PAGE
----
27. Posttranscriptional regulation of gene expression in learning by the neuronal ELAV-like mRNA-stabilizing proteins. Quattrone, A., Pascale, A., Nogues, X., Zhao, W., Gusev, P., Pacini, A., Alkon, D.L. Proc. Natl. Acad. Sci. U.S.A. (2001) [Pubmed]
  28. NFAT-3 is a transcriptional repressor of the growth-associated protein 43 during neuronal maturation. Nguyen, T., Lindner, R., Tedeschi, A., Forsberg, K., Green, A., Wuttke, A., Gaub, P., Di Giovanni, S. J. Biol. Chem. (2009) [Pubmed]
  29. Hair cycle-dependent plasticity of skin and hair follicle innervation in normal murine skin. Botchkarev, V.A., Eichmüller, S., Johansson, O., Paus, R. J. Comp. Neurol. (1997) [Pubmed]
  30. Comparison of interspecific to intersubspecific backcrosses demonstrates species and sex differences in recombination frequency on mouse chromosome 16. Reeves, R.H., Crowley, M.R., Moseley, W.S., Seldin, M.F. Mamm. Genome (1991) [Pubmed]
  31. Co-induction of growth-associated protein GAP-43 and neuronal nitric oxide synthase in the cochlear nucleus following cochleotomy. Chen, T.J., Huang, C.W., Wang, D.C., Chen, S.S. Experimental brain research. Experimentelle Hirnforschung. Expérimentation cérébrale. (2004) [Pubmed]
  32. Overexpression of the full-length neurotrophin receptor trkB regulates the expression of plasticity-related genes in mouse brain. Koponen, E., Lakso, M., Castrén, E. Brain Res. Mol. Brain Res. (2004) [Pubmed]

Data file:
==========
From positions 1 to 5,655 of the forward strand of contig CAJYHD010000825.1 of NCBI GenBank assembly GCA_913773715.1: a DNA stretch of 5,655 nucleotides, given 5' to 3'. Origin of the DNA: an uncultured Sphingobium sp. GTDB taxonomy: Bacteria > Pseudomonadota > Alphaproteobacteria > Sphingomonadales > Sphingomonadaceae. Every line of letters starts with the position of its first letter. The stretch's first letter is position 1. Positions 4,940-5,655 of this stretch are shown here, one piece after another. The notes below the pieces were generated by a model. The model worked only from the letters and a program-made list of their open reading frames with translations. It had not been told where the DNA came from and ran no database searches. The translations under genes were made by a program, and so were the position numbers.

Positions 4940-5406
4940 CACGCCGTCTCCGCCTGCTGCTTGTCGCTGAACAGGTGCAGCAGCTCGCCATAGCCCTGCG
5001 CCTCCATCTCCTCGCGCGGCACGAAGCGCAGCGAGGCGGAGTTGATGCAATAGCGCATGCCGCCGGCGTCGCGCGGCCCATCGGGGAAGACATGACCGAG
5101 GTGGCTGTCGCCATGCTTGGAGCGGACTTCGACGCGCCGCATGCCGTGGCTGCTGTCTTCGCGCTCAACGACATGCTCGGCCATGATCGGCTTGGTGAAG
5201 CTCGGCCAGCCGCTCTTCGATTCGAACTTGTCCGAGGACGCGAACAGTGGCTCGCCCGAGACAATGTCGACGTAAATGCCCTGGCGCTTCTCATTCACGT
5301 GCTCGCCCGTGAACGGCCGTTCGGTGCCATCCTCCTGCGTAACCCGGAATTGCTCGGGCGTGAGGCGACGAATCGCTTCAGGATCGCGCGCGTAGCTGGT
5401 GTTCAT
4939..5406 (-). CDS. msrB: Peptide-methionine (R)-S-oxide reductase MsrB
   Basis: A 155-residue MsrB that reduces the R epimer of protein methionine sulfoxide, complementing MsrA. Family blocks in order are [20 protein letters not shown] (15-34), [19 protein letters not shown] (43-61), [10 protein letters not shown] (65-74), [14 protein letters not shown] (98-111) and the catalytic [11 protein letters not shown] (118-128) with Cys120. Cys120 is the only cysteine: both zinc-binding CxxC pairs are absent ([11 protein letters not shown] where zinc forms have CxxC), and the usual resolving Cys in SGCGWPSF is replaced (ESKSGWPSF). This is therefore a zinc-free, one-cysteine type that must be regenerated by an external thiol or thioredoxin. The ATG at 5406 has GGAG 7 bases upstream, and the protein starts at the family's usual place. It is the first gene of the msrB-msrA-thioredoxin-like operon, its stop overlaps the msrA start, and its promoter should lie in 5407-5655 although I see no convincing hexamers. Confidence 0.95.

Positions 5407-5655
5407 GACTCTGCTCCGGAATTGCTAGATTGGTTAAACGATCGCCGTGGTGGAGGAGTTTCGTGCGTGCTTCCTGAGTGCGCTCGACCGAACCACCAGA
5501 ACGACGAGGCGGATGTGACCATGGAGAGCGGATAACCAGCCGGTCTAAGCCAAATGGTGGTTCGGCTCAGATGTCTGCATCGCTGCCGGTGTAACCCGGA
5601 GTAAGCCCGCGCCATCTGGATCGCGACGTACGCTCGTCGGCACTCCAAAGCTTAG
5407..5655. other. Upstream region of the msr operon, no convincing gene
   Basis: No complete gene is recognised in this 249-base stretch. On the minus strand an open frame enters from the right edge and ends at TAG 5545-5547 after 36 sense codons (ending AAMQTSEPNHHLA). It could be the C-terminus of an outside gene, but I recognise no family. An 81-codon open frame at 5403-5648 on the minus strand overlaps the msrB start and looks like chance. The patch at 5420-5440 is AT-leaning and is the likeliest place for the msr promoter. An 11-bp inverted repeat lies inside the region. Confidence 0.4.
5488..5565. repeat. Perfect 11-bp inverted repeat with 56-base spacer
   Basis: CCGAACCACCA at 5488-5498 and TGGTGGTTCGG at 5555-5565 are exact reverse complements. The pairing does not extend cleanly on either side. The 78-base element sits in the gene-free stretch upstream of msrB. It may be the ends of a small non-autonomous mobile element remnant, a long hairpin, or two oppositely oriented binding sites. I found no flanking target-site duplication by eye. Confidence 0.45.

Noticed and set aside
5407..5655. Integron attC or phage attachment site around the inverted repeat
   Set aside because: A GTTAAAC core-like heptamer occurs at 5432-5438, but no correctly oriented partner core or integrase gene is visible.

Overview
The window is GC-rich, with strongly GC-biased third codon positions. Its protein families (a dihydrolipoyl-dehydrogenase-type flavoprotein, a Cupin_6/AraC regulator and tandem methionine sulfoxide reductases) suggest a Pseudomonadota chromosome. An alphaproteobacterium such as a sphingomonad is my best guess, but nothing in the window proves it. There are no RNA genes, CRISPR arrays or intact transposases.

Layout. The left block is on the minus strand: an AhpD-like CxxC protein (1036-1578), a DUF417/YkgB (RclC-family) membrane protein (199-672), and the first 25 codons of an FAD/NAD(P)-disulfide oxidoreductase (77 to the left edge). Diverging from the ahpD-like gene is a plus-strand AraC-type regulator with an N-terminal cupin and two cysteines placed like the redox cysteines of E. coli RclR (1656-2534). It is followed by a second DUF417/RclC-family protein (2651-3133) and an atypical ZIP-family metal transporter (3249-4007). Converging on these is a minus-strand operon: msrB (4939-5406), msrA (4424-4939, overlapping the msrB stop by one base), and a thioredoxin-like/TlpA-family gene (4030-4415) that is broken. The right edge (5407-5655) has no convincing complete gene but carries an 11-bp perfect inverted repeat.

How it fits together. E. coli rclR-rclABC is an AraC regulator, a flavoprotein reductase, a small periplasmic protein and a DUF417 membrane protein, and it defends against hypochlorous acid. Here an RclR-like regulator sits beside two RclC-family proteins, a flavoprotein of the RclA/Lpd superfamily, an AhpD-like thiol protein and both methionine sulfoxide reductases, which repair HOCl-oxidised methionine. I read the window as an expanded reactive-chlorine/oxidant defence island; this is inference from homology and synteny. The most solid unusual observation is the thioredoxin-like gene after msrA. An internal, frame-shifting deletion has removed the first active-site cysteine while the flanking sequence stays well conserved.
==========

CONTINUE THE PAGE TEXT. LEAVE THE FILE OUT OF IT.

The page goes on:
33. Genetic mapping of two DNA markers, D16Ros1 and D16Ros2, flanking the mutation site in the chakragati mouse, a transgenic insertional mutant. Ratty, A.K., Matsuda, Y., Elliott, R.W., Chapman, V.M., Gross, K.W. Mamm. Genome (1992) [Pubmed]
  34. Human GAP-43: its deduced amino acid sequence and chromosomal localization in mouse and human. Kosik, K.S., Orecchio, L.D., Bruns, G.A., Benowitz, L.I., MacDonald, G.P., Cox, D.R., Neve, R.L. Neuron (1988) [Pubmed]
  35. Targeted overexpression of the neurite growth-associated protein B-50/GAP-43 in cerebellar Purkinje cells induces sprouting after axotomy but not axon regeneration into growth-permissive transplants. Buffo, A., Holtmaat, A.J., Savio, T., Verbeek, J.S., Oberdick, J., Oestreicher, A.B., Gispen, W.H., Verhaagen, J., Rossi, F., Strata, P. J. Neurosci. (1997) [Pubmed]
  36. In vivo post-transcriptional regulation of GAP-43 mRNA by overexpression of the RNA-binding protein HuD. Bolognani, F., Tanner, D.C., Merhege, M., Deschênes-Furry, J., Jasmin, B., Perrone-Bizzozero, N.I. J. Neurochem. (2006) [Pubmed]
  37. Excitatory synaptic transmission and its modulation by PKC is unchanged in the hippocampus of GAP-43-deficient mice. Capogna, M., Fankhauser, C., Gagliardini, V., Gähwiler, B.H., Thompson, S.M. Eur. J. Neurosci. (1999) [Pubmed]